Marinus was born around 900 AD, in the city where he spent his life, Rome. He became the cardinal priest of San Ciriaco alle Terme probably in his late 30s.
Shortly after the death of Pope Stephen VIII, Marinus was elevated to the papacy on 30 October, 942. He was still a relatively young man. His elevation was due to the intervention of Duke Alberic II of Spoleto, the “Prince of Rome”.
Alberic, only 30 years old, had been the virtual dictator of Rome for ten years. In 932, his mother, Marozia, the dictator of Rome, herself, was marrying King Hugh. But Hugh and Alberic had an argument at the reception. Hugh struck Alberic whereupon the younger man left the reception hall, and raised an army to attack the castle. Hugh escaped. Marozia was cast into jail, where she died five years later. Alberic and Hugh were bitter rivals until Hugh’s death in 945.
If Alberic could do that to his own mother, no one was willing to bet how well he would treat anyone else. So, when Alberic nominated Marinus as the new pope, Marinus accepted, with the knowledge that he could not put his hands to anything without Alberic’s permission.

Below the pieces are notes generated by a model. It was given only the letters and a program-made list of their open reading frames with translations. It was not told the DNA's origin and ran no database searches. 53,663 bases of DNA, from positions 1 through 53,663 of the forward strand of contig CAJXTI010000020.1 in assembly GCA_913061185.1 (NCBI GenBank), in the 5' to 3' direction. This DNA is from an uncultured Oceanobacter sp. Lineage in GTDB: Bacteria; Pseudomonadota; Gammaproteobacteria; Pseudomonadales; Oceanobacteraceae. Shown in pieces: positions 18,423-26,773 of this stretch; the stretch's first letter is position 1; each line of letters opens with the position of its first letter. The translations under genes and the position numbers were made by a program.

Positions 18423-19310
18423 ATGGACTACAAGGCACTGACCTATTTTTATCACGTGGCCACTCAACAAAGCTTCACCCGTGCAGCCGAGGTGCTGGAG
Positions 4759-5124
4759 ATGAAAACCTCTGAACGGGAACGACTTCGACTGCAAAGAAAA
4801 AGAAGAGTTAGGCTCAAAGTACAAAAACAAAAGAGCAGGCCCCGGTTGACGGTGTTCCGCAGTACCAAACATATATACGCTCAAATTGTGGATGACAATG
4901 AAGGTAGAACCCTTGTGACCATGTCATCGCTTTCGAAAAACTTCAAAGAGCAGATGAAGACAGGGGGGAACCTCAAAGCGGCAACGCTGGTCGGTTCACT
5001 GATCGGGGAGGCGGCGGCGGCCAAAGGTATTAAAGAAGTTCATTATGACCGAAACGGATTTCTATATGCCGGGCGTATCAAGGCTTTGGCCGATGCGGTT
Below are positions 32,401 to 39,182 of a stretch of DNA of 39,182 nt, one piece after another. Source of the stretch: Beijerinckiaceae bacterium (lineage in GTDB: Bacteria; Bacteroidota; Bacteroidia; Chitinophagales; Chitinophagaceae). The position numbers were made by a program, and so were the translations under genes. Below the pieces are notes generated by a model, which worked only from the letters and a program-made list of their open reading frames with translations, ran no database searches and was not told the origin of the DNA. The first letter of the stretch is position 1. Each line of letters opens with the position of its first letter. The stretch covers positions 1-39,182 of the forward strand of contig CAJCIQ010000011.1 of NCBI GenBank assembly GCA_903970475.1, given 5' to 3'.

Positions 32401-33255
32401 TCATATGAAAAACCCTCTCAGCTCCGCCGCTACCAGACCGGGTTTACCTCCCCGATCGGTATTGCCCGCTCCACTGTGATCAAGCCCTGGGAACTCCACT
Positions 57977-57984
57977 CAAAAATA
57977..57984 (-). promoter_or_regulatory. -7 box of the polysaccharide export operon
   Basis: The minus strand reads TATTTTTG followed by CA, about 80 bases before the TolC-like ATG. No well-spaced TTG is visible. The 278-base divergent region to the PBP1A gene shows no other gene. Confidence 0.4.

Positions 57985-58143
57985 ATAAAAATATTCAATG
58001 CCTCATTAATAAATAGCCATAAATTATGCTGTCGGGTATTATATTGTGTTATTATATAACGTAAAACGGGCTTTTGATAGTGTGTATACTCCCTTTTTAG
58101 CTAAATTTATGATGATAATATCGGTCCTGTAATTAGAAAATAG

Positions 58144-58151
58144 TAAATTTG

Marinus concentrated on administration of the Church. He worked on the reform of secular and regular clergy. He tended to favor various monasteries. Those of the Benedictine order seemed to be granted much favor. St. Odo, and other abbots of Cluny, were subject only to the reigning pope. This saint, the second abbot, reinforced the following of the rules written by St. Benedict. Odo also managed to receive many donations of land to build up various Benedictine monasteries. Marinus intervened when the bishop of Capua seized, without authorization, a church which had been promised to the Benedictines.
Possibly in exchange for defending the Benedictine order, or, maybe to get the defense he needed, St. Odo became negotiator between Duke Alberic and King Hugh of Italy. He appears to have been moderately successful.
Any international work that Pope Marinus did was done through intermediaries. He extended the appointment of Archbishop Frederick of Mainz as his papal vicar and envoy throughout Germany and Francia. This was a poor choice. Frederick had already joined a rebellion against King Otto of Germany several years before.
Rather than living in the Lateran Palace, which still was not well enough repaired fifty years after a bad earthquake, Pope Marinus lived in a palace built two hundred years earlier by Pope John VII. This was at the top of Palatine Hill.
After almost four years, Pope Marinus died in April or May of 946. He was most renowned for his devotion to the repairs of various basilicas and to his care for the poor people of the city of Rome and its outskirts.